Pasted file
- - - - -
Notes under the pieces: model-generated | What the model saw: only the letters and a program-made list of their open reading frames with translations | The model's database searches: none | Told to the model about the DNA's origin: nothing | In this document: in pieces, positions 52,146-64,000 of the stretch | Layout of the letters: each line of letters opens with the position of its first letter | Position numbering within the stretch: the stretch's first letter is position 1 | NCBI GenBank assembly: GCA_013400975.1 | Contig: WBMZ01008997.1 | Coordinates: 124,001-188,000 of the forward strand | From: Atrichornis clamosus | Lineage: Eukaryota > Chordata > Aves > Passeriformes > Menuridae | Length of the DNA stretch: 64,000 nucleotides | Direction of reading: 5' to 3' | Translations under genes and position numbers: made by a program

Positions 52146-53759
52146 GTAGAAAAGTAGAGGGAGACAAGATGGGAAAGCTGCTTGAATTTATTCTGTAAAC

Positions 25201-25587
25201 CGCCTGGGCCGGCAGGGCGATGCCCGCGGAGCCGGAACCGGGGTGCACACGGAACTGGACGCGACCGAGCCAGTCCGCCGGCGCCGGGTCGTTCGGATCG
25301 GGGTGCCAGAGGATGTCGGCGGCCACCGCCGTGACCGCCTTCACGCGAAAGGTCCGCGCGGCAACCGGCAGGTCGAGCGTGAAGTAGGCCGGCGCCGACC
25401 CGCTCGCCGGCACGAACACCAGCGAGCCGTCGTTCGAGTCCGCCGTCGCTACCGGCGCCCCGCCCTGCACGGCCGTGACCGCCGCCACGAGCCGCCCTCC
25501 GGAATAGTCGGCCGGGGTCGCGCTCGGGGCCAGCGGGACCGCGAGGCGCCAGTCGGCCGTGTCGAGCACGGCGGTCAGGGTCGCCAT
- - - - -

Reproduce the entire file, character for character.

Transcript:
Notes under the pieces: model-generated | What the model saw: only the letters and a program-made list of their open reading frames with translations | The model's database searches: none | Told to the model about the DNA's origin: nothing | In this document: in pieces, positions 52,146-64,000 of the stretch | Layout of the letters: each line of letters opens with the position of its first letter | Position numbering within the stretch: the stretch's first letter is position 1 | NCBI GenBank assembly: GCA_013400975.1 | Contig: WBMZ01008997.1 | Coordinates: 124,001-188,000 of the forward strand | From: Atrichornis clamosus | Lineage: Eukaryota > Chordata > Aves > Passeriformes > Menuridae | Length of the DNA stretch: 64,000 nucleotides | Direction of reading: 5' to 3' | Translations under genes and position numbers: made by a program

Positions 52146-53759
52146 GTAGAAAAGTAGAGGGAGACAAGATGGGAAAGCTGCTTGAATTTATTCTGTAAAC

Positions 25201-25587
25201 CGCCTGGGCCGGCAGGGCGATGCCCGCGGAGCCGGAACCGGGGTGCACACGGAACTGGACGCGACCGAGCCAGTCCGCCGGCGCCGGGTCGTTCGGATCG
25301 GGGTGCCAGAGGATGTCGGCGGCCACCGCCGTGACCGCCTTCACGCGAAAGGTCCGCGCGGCAACCGGCAGGTCGAGCGTGAAGTAGGCCGGCGCCGACC
25401 CGCTCGCCGGCACGAACACCAGCGAGCCGTCGTTCGAGTCCGCCGTCGCTACCGGCGCCCCGCCCTGCACGGCCGTGACCGCCGCCACGAGCCGCCCTCC
25501 GGAATAGTCGGCCGGGGTCGCGCTCGGGGCCAGCGGGACCGCGAGGCGCCAGTCGGCCGTGTCGAGCACGGCGGTCAGGGTCGCCAT